Jeff Connaughton was a lobbyist, a Senate aide and a White House lawyer. He says he came to Washington, D.C. as a Democrat and left as a Plutocrat.
Now he’s written a book – The Payoff: Why Wall Street Always Wins (Prospecta Press, August 20, 2012.)
This book is about corporate crime – although that phrase doesn’t appear anywhere in its 288 pages.
It is in fact one of the best books on how corporate criminals manipulate the system to get away with their crimes.
One way is to enforce silence among the elites who know how the system works.
“Party cohesion and the desire to make a munificent living in DC go a long way to enforce silence,” Connaughton writes.
But Connaughton is silent no more.
“I’m willing to burn every bridge,” he writes. “Now that I’ve mutinied and fled to a remote place, I want to set flame to the ship that would take me back there.”
Connaughton says there have been no Wall Street prosecutions because the Obama Justice Department failed “to take a timely, targeted, all-in approach to the problem.”
“The truth is, the Justice Department never made investigating these actions a high priority,” he writes. “It never formed strike forces of investigators and lawyers that had sufficient resources and backing to doggedly pursue the obvious potential wrongdoers as long as it took to bring a fraud case.”
Prosecutors never used provisions in the Sarbanes-Oxley Act, which put in place tough criminal sanctions in the wake of Enron and other cases of massive corporate frauds, to indict those executives responsible for misleading financial reports.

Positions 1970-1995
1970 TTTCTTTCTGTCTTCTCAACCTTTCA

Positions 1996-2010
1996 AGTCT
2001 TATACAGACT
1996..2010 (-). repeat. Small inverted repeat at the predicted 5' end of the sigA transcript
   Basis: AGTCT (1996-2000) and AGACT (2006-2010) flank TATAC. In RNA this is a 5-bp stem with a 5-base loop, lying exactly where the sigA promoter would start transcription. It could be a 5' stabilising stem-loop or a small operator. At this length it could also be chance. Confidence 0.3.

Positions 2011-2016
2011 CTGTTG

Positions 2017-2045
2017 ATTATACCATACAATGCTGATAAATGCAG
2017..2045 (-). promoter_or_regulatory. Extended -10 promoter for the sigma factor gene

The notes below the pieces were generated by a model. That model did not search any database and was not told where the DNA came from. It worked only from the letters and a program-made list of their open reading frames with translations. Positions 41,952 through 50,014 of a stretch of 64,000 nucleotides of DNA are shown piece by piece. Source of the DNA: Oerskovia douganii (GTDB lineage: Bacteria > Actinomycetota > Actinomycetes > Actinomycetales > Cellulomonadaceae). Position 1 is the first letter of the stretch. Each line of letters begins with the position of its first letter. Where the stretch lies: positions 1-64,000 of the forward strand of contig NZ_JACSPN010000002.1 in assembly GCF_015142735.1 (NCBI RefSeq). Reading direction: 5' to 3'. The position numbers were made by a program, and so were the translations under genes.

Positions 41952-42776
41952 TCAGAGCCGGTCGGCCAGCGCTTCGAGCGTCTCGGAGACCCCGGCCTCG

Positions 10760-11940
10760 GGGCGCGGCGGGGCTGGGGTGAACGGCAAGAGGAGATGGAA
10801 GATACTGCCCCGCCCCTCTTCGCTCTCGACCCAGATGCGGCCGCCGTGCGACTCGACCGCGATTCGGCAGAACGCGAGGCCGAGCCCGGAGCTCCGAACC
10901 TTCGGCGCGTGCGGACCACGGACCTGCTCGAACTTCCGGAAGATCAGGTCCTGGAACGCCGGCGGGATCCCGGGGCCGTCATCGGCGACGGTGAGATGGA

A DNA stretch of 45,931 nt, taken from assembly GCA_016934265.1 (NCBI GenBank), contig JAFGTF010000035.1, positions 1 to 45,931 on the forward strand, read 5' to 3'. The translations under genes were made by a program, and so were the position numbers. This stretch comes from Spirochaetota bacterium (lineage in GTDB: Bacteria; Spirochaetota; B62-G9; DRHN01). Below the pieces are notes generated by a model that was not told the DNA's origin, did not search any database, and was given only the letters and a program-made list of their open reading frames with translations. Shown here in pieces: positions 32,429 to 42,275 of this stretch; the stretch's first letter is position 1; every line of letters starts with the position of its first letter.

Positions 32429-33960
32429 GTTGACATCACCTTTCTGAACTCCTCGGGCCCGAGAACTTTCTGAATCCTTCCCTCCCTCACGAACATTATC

“If Obama had appointed aggressive trial lawyers – and (Vice President Joe) Biden knew plenty of them – to these Justice Department positions and backed their efforts, there’s a good chance they would’ve hunted the worst Wall Street fraudsters relentlessly.”
“If the explanation for the inadequate effort is corruption (the administration could not afford to anger Wall Street contributors), the revolving door, or a belief that the health of the financial industry is more important than legal accountability, then we have an actual double standard. I don’t know the explanation, but in terms of faith in our institutions, it may not matter whether the double standard is real or apparent. That double standard has torn the social and moral fabric of our country in a way I find to be unforgivable.”
Connaughton says that two sources were telling him that Christine Varney, the assistant attorney general for the Antitrust Division, “was complaining to friends that Rahm Emanuel, then White House chief of staff, had sent her a message – in effect, throttle back on antitrust enforcement, because the top priority is economic recovery.”
“I was concerned that Attorney General Holder had gotten the same message about investigating Wall Street crime,” he writes.
Connaughton quotes Secretary of the Treasury Timothy Geithner as saying – “The stuff that seemed appealing in terms of…Old Testament justice…penalize the venal, would have been dramatically damaging to the basic strategy of putting out the panic, getting growth back, making people feel more confident in the future.”
“Geithner’s statement would seem to indicate that he believes utilitarian outcomes justify overlooking potentially criminal behavior by banks,” Connaughton writes.
Connaughton worked as chief of staff for Senator Ted Kaufman (D-Delaware.) Kaufman was appointed as Biden’s replacement and dedicated his two years in office to demanding accountability for Wall Street’s crimes.